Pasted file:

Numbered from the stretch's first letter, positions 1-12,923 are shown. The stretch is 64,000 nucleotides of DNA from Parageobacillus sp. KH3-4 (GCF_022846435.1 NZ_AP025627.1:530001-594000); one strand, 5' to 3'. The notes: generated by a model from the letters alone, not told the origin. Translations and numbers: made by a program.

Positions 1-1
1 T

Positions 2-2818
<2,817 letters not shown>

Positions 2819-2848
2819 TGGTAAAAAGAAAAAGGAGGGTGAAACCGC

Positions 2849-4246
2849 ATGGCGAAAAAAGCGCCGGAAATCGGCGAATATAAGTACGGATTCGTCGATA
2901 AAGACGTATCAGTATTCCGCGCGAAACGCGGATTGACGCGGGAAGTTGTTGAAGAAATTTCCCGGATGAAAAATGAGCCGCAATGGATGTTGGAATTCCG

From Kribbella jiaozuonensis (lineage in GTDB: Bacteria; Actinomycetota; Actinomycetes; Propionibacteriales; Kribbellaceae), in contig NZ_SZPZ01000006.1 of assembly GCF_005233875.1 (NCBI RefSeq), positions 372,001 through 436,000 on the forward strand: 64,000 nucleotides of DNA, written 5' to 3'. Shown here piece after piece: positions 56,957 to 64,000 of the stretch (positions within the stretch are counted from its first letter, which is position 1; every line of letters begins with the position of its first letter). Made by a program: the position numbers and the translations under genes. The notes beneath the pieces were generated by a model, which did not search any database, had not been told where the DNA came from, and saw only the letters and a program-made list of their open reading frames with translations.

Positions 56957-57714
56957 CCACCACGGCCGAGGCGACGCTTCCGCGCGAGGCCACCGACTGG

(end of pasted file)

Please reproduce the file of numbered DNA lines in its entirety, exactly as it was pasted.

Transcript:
Numbered from the stretch's first letter, positions 1-12,923 are shown. The stretch is 64,000 nucleotides of DNA from Parageobacillus sp. KH3-4 (GCF_022846435.1 NZ_AP025627.1:530001-594000); one strand, 5' to 3'. The notes: generated by a model from the letters alone, not told the origin. Translations and numbers: made by a program.

Positions 1-1
1 T

Positions 2-2818
<2,817 letters not shown>

Positions 2819-2848
2819 TGGTAAAAAGAAAAAGGAGGGTGAAACCGC

Positions 2849-4246
2849 ATGGCGAAAAAAGCGCCGGAAATCGGCGAATATAAGTACGGATTCGTCGATA
2901 AAGACGTATCAGTATTCCGCGCGAAACGCGGATTGACGCGGGAAGTTGTTGAAGAAATTTCCCGGATGAAAAATGAGCCGCAATGGATGTTGGAATTCCG

From Kribbella jiaozuonensis (lineage in GTDB: Bacteria; Actinomycetota; Actinomycetes; Propionibacteriales; Kribbellaceae), in contig NZ_SZPZ01000006.1 of assembly GCF_005233875.1 (NCBI RefSeq), positions 372,001 through 436,000 on the forward strand: 64,000 nucleotides of DNA, written 5' to 3'. Shown here piece after piece: positions 56,957 to 64,000 of the stretch (positions within the stretch are counted from its first letter, which is position 1; every line of letters begins with the position of its first letter). Made by a program: the position numbers and the translations under genes. The notes beneath the pieces were generated by a model, which did not search any database, had not been told where the DNA came from, and saw only the letters and a program-made list of their open reading frames with translations.

Positions 56957-57714
56957 CCACCACGGCCGAGGCGACGCTTCCGCGCGAGGCCACCGACTGG